How Fownes was able to achieve such a timeless design is a source of infinite discussion. The freedom Fownes had to implement his vision, along with the foresight to realize his work would never be done, constantly striving for a better course, certainly demonstrates that Oakmont was destined to be yet another transcendent one-hit wonder. The fact Fownes did not delve into any other projects, yet remained faithful to Oakmont, is proof enough of this. While Fownes was able to see his vision come to life unlike Crump, Fownes’ dedication to the course is arguably a similar approach Crump would have taken. Again, both of these legends devoting themselves to their respective land, cultivating it in an endless pursuit of excellence and fulfillment. Both, inevitably, one hit wonders.
MORE THAN ONE WAY TO A WONDER
While time, passion, resources, vision and talent have shown it’s possible to get out there and create greatness, is there any other way? Most gifted architects have all of the above, while time may be the more critical factor for them in meeting the demands of their client. So then, is it any more impressive when one is able to create a masterpiece for a client, under time constraints, during his first foray without the opportunity to return at will and revise as he pleases? Hugh Wilson headed the Construction Committee as a member of Merion, so while not an architect for hire, he certainly needed to win the approval of others and was on a timeline, while Crump and Fownes headed the helm at their own courses. While Wilson went on to design a couple other courses after Merion East, the East was his first design and some would argue his other works did not reach the level of his first. Alas, Merion East can be considered a one-hit wonder.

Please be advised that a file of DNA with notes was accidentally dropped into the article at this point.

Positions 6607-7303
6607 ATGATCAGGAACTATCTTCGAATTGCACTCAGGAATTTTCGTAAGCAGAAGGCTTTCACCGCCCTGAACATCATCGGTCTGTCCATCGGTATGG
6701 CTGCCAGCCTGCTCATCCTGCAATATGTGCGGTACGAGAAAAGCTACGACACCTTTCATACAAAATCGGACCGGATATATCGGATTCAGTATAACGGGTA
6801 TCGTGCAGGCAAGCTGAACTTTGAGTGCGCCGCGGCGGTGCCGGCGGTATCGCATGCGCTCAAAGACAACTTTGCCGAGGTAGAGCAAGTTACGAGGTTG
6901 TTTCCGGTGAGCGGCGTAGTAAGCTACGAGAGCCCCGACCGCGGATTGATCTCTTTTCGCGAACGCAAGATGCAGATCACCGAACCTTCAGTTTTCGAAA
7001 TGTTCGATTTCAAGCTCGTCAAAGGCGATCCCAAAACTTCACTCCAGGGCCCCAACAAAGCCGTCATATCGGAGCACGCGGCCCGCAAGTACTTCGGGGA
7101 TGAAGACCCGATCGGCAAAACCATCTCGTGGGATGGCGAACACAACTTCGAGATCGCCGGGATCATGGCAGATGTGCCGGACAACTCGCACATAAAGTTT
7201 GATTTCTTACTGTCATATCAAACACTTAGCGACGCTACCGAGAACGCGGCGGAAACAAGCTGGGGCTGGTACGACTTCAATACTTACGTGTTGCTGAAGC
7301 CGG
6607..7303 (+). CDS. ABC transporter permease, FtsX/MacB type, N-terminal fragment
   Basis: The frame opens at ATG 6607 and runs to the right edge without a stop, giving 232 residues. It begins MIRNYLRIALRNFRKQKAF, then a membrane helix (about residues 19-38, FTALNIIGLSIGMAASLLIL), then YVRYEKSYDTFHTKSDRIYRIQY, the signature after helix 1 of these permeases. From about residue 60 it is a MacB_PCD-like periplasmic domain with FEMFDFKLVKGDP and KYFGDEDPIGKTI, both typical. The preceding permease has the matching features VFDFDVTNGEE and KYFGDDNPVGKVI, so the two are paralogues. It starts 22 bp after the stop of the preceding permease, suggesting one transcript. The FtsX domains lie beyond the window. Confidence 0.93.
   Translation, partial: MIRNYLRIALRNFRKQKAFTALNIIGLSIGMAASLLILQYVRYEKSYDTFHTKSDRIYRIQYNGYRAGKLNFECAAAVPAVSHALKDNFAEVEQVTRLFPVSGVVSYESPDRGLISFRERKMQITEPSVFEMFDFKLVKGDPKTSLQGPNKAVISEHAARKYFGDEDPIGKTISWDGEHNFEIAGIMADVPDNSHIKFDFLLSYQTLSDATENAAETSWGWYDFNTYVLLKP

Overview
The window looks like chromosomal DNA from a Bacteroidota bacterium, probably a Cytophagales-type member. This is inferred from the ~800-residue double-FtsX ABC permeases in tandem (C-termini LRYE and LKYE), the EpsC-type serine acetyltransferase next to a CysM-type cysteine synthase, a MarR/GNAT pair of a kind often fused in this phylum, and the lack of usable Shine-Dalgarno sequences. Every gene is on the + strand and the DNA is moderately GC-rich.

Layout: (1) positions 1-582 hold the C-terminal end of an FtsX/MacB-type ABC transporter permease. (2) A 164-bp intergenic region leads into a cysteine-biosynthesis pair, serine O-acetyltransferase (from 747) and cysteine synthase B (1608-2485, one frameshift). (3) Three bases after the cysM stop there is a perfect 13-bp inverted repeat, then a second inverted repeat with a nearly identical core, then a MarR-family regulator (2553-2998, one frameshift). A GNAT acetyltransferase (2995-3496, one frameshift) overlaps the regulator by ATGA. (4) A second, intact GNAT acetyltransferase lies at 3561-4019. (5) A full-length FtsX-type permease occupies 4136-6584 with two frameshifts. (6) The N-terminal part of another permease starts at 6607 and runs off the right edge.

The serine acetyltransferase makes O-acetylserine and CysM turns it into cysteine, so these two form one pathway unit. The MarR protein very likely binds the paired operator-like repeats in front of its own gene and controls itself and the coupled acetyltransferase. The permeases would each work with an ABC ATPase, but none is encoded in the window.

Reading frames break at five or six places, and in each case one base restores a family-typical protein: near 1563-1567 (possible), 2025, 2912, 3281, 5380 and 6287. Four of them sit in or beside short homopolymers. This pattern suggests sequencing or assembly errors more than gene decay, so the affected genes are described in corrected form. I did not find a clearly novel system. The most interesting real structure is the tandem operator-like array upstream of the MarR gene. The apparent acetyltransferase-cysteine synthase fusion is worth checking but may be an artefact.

Wilson was well experienced in golf when tasked with designing Merion. Yet he also knew enough to know he didn’t know enough to build the best course possible without significant input and help. Wilson visited C.B. Macdonald at National Golf Links, studied that course and studied various designs with Macdonald himself over a few days. He was also able to visit Pine Valley when necessary for inspiration. When the routing and construction of the East was complete, Wilson travelled to Scotland and England to personally study those courses, mainly to fortify and improve his knowledge and design acumen, as he would be able to revise the course (and construct the West) based on this voyage.
Wilson was selected by his membership and did everything he could to educate himself to design a suitable course. Even back then, the piece of property for the course was small. Yet Wilson routed the course ingeniously. The course flows over the land effortlessly, with no hole crowding on the other and as diverse as you could ask for. The course is considered one of the world’s best for its complex and charming strategy, naturally laid out as if it had existed since creation.
While Wilson was involved in the design of Merion West, Seaview, Phoenixville and the soon to be restored Cobbs Creek, the East was to be his crowning achievement. What makes it especially impressive is the design challenges Wilson faced with the acreage size while answering to his membership. Not just any course would do and from all accounts, Wilson did not take his charge for granted. With these constraints imposed on Wilson, instead of the freedom of resources, accountability and time others enjoyed such as Crump and Fownes, Wilson’s feat at Merion East as a first design was otherworldly.
Wilson achieved his one hit wonder with feverish study and consultation with legendary designers. Undoubtedly his talent congealed with what he learned to become astute quicker than most in effective design. While time was not one of his advantages, the passion, talent and thirst for knowledge was, which all came together splendidly. Naturally the course has changed since its opening, especially with the purchase of additional property in the 1920’s and the increase in traffic on Ardmore Avenue that splits the course in two. Yet Wilson’s achievement at Merion pervades today with its basic structure in place, all the more remarkable considering the original property constraints.